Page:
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Two for the Road: Our Love Affair With American Food Paperback – May 9, 2007


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Product Details

  • Paperback: 304 pages
  • Publisher: Rux Martin/Houghton Mifflin Harcourt; Reprint edition (May 9, 2007)
  • Language: English
  • ISBN-10: 061887268X
  • ISBN-13: 978-0618872688
  • Product Dimensions: 5.5 x 0.7 x 8.2 inches
  • Shipping Weight: 10.4 ounces (View shipping rates and policies)
  • Average Customer Review: 4.2 out of 5 stars  See all reviews (25 customer reviews)
  • Amazon Best Sellers Rank: #1,355,787 in Books (See Top 100 in Books)

Editorial Reviews

From Publishers Weekly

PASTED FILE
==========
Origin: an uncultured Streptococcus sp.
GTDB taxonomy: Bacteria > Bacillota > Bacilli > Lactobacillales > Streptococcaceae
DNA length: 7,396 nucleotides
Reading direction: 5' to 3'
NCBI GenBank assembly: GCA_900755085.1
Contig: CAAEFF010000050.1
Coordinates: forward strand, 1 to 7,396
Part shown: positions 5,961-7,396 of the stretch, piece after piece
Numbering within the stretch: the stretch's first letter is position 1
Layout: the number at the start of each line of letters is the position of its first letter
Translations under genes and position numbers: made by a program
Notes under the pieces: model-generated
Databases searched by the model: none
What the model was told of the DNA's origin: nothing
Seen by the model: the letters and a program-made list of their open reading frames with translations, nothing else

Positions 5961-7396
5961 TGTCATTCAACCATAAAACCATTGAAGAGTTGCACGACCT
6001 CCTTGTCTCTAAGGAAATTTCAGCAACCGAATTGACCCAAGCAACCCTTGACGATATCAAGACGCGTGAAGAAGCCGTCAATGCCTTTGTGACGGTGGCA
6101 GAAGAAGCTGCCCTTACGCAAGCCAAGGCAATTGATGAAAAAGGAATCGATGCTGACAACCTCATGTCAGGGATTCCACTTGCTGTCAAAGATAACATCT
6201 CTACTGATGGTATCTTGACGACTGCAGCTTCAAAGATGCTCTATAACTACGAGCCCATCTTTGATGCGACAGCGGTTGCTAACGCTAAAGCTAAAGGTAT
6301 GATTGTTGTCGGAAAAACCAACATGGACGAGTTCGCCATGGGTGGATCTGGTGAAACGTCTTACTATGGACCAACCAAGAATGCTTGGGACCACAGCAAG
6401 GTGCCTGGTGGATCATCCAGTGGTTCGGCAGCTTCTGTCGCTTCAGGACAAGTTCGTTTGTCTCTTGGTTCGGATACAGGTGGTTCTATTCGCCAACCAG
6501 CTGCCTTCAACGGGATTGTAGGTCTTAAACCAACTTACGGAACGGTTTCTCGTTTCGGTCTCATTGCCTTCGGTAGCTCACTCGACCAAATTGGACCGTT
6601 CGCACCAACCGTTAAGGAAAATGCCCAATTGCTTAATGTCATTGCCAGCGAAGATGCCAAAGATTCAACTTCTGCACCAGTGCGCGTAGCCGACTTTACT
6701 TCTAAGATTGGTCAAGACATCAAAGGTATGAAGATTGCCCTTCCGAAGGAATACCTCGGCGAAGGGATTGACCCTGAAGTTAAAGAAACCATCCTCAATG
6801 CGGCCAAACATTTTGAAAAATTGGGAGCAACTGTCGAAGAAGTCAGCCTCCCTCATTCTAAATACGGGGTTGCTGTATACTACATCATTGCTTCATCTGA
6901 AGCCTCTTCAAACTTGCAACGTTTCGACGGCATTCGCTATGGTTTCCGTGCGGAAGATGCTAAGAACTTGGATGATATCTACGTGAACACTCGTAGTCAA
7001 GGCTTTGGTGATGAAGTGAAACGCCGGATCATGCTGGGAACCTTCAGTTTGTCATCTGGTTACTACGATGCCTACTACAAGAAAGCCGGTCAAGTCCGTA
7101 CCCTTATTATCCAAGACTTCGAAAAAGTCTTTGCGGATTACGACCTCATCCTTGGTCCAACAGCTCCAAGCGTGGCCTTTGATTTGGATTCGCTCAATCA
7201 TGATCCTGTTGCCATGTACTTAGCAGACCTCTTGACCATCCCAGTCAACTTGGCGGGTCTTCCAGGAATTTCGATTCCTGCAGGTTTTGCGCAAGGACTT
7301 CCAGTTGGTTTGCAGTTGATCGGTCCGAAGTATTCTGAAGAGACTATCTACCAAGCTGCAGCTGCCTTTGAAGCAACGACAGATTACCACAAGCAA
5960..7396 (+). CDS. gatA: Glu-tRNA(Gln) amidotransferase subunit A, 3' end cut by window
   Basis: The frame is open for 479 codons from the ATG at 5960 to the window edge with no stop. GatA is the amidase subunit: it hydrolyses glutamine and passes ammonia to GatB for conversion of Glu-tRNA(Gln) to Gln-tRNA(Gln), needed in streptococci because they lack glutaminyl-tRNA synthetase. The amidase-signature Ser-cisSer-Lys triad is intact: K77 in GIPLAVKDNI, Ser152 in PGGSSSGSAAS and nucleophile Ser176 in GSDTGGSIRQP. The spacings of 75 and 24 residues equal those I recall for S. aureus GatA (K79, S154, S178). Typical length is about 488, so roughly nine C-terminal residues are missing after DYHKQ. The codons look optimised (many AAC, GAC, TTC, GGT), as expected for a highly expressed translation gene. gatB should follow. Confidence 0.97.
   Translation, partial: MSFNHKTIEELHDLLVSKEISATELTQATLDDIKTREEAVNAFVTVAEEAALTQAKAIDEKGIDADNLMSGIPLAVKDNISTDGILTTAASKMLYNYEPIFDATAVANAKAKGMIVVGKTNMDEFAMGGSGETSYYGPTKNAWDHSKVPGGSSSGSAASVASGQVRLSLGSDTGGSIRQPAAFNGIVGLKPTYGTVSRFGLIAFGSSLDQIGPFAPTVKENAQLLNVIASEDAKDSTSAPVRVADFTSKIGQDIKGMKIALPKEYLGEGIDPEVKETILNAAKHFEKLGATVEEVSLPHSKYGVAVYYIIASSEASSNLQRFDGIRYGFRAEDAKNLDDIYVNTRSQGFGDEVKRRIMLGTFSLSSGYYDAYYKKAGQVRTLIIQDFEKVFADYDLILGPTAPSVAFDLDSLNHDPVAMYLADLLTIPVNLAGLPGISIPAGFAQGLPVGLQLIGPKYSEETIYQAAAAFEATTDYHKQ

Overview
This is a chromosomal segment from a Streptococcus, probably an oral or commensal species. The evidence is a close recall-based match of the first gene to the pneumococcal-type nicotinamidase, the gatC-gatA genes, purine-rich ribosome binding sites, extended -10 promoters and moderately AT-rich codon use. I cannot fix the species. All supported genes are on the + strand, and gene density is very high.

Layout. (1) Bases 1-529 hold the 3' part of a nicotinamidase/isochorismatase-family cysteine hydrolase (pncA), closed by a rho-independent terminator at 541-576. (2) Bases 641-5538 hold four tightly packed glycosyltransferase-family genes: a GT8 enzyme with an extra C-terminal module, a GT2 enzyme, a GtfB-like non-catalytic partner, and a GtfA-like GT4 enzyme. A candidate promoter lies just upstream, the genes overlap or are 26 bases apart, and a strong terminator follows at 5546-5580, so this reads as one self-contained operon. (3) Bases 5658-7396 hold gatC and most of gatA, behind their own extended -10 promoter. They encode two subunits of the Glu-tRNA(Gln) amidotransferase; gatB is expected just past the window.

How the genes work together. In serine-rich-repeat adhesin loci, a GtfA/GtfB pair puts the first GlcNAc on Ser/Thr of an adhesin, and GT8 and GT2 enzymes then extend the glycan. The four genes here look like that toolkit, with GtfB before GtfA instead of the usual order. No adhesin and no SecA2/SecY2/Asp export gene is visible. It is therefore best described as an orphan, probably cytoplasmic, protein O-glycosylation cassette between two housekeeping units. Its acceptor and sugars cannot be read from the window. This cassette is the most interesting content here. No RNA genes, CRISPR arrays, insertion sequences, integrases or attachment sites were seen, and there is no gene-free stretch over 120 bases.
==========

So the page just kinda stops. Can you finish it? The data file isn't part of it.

The authors of Roadfood are crazy for American local food, that often informal, inexpensive cuisine that's not especially healthy but sure is tasty. The husband-and-wife team has traveled the country since the 1970s, seeking out the sort of food found in "unlikely restaurants in small towns and off two-lane highways," which, naturally, leads to all manner of fish-out-of-water scenarios, which they relate in this endearing chronicle. The Sterns' adventures are funny, if not quite perilous; the car breaks down in Enigma, Ga.; six jugs of iced tea bought at a South Carolina restaurant leak all over the car's floor, which the Sterns don't realize until days later, when they're nearing the Mojave Desert and could really use a refreshment. Their enthusiasm is inspiring; they regularly consume 100 meals in 10 days or less, but that only makes them more passionate for road food. Their descriptions of their grail are the book's highlights: baby back ribs at Carson's, in Skokie, Ill., for instance, are "sensuously sticky with a baked-on sauce that [is] striated red-gold as if it had been painted by an artist of the Hudson River School"; caramel rolls at North Dakota's Havana Cafe are "light and fluffy, swirled with veins of caramel frosting." (May)